From parched to flooded, farmers in the arid west are seeing it all


Lake Mead, the shrinking reservoir that feeds a hotter, drier west.

Lake Mead, the shrinking reservoir that feeds cities and agriculture in a hotter, drier west.

Farmers have always dealt with extreme weather. We’re the first to feel the frosts in winter and the last to leave the field under the scorching sun of summer. Neither hail nor high winds mean a day off.

But here in the west, in states like Colorado, weather is flip-flopping faster than politicians.

Farms on Colorado’s Front Range have been ravaged by drought all summer, only to be submerged in a half a foot of water that fell in the last three days. One farmer got a call warning of a 20 foot surge of water rushing down a nearby creek, as reported by the New York Times.

New Mexico is under a flash-flood watch where a month ago the LA Times reported that livestock levels were 20% of normal due to drought.  

Flash floods, drought, wildfires—these are all natural extremes in the West. But their timing and intensity are changing.

As young farmers dedicating our careers and lifestyles to working landscapes, this is our climate context. And we have the opportunity, through our collective brain power, passion and hard work, to create a firm resilience on our farms and in our ecosystems.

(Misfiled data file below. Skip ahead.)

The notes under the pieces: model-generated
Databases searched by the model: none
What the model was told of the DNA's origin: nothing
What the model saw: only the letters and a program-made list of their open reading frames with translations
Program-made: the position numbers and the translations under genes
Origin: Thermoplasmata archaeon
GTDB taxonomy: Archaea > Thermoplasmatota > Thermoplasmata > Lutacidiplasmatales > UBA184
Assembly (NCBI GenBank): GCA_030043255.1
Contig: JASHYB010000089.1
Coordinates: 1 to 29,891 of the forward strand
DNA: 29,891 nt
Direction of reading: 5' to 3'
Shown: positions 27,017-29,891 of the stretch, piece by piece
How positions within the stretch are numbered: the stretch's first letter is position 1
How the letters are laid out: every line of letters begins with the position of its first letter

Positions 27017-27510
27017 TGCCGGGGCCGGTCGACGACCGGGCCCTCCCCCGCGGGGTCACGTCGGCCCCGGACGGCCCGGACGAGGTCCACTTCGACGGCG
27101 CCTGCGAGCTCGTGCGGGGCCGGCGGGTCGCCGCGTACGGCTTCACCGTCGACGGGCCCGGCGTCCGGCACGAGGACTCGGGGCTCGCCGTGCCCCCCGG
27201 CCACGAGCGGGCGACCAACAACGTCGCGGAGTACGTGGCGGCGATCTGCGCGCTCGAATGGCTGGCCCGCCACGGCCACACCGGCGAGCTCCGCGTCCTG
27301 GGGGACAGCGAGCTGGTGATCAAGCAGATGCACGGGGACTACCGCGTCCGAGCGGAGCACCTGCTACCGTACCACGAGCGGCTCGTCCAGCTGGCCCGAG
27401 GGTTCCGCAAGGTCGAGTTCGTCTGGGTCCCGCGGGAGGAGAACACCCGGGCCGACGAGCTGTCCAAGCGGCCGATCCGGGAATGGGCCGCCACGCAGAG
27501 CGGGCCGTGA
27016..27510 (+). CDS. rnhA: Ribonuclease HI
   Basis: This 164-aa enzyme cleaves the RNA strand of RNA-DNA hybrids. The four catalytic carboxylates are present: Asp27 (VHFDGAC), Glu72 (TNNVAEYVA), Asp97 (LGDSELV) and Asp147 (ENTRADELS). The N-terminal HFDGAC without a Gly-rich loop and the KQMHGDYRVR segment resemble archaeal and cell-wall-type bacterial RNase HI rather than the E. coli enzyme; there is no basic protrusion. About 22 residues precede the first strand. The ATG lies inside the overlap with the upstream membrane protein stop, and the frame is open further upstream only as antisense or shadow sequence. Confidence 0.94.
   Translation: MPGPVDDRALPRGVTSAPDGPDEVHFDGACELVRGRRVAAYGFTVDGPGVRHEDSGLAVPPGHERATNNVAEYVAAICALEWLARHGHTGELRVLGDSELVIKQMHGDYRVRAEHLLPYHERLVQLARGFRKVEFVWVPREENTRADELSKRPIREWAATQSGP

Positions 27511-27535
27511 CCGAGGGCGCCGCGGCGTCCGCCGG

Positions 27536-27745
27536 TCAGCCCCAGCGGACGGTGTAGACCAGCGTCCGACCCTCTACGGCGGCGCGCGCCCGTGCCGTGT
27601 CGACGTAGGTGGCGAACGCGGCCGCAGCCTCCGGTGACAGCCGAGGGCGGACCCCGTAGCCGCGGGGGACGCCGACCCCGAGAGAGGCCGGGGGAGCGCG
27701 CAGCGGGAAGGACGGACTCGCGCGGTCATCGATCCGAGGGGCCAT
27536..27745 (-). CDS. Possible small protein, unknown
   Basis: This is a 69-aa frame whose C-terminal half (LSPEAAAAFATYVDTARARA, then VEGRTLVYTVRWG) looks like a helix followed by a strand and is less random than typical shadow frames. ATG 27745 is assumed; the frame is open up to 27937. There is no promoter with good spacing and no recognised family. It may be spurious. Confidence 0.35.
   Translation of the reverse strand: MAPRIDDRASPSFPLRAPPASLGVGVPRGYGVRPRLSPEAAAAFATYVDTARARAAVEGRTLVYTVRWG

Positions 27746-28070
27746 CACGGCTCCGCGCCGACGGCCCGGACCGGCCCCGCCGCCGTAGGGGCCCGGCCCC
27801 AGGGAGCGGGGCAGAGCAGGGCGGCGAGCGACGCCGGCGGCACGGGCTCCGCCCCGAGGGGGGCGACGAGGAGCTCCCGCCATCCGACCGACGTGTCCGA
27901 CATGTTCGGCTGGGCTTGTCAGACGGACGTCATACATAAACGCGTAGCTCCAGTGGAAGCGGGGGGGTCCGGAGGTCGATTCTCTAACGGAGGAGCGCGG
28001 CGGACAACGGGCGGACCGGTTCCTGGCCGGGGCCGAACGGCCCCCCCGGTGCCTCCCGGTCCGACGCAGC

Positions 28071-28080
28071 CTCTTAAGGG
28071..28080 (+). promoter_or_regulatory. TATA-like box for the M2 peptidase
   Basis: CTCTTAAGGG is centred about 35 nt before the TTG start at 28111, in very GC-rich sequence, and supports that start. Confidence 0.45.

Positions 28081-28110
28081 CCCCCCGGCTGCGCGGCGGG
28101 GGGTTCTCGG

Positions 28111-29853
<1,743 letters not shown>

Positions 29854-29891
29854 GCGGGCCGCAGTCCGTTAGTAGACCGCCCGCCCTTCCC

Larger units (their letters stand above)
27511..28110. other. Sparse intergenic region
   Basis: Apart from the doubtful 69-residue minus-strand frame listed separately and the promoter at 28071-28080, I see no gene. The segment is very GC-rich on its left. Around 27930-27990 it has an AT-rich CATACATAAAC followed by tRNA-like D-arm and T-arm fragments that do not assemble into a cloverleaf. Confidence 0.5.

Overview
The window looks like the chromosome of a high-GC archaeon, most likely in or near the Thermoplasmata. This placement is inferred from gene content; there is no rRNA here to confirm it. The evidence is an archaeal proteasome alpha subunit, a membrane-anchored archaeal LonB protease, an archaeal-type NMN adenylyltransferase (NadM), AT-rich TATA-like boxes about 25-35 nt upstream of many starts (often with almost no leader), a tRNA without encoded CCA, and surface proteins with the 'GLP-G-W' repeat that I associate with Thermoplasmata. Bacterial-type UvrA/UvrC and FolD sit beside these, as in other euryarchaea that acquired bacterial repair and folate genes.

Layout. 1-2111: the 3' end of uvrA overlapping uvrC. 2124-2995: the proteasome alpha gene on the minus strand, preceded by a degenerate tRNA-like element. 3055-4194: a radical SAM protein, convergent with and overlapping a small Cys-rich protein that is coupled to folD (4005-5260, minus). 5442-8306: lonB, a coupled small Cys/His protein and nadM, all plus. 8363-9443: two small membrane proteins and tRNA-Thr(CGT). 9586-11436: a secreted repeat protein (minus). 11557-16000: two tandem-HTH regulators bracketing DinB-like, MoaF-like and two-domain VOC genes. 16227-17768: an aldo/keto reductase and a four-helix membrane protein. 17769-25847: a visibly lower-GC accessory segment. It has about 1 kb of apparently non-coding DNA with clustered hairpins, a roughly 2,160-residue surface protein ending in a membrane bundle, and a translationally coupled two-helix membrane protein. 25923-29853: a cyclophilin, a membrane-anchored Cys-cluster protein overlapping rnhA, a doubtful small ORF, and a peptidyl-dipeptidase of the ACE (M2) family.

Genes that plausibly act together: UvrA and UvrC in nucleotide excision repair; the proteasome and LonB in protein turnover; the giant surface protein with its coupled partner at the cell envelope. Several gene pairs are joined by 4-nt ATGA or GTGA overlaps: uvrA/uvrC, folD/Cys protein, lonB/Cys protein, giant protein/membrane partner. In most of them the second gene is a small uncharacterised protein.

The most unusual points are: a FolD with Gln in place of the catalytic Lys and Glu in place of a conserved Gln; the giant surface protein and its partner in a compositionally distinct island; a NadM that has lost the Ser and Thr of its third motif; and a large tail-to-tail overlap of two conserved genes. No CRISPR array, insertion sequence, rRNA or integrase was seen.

We need to ensure our decision makers know that the health of our natural systems is not separate from, but is in fact critical to, the health of our farms.

The policy issues NYFC is taking on, such as the Food Safety Modernization Act, the Farm Bill and western water issues, have significant impacts on our capacity to conserve the natural resources that benefit our operations. We will continue building that nexus between healthy farms and healthy ecosystems as we as the next generation of farmers know we all rely on them both.

In October, NYFC will be co-hosting Farm Hack – West Slope Colorado, a workshop for small-scale farmers to creatively address approaches to a hotter, drier, less predictable future. We hope farmers nation-wide will continue to use this model to approach common challenges.  More details to come.

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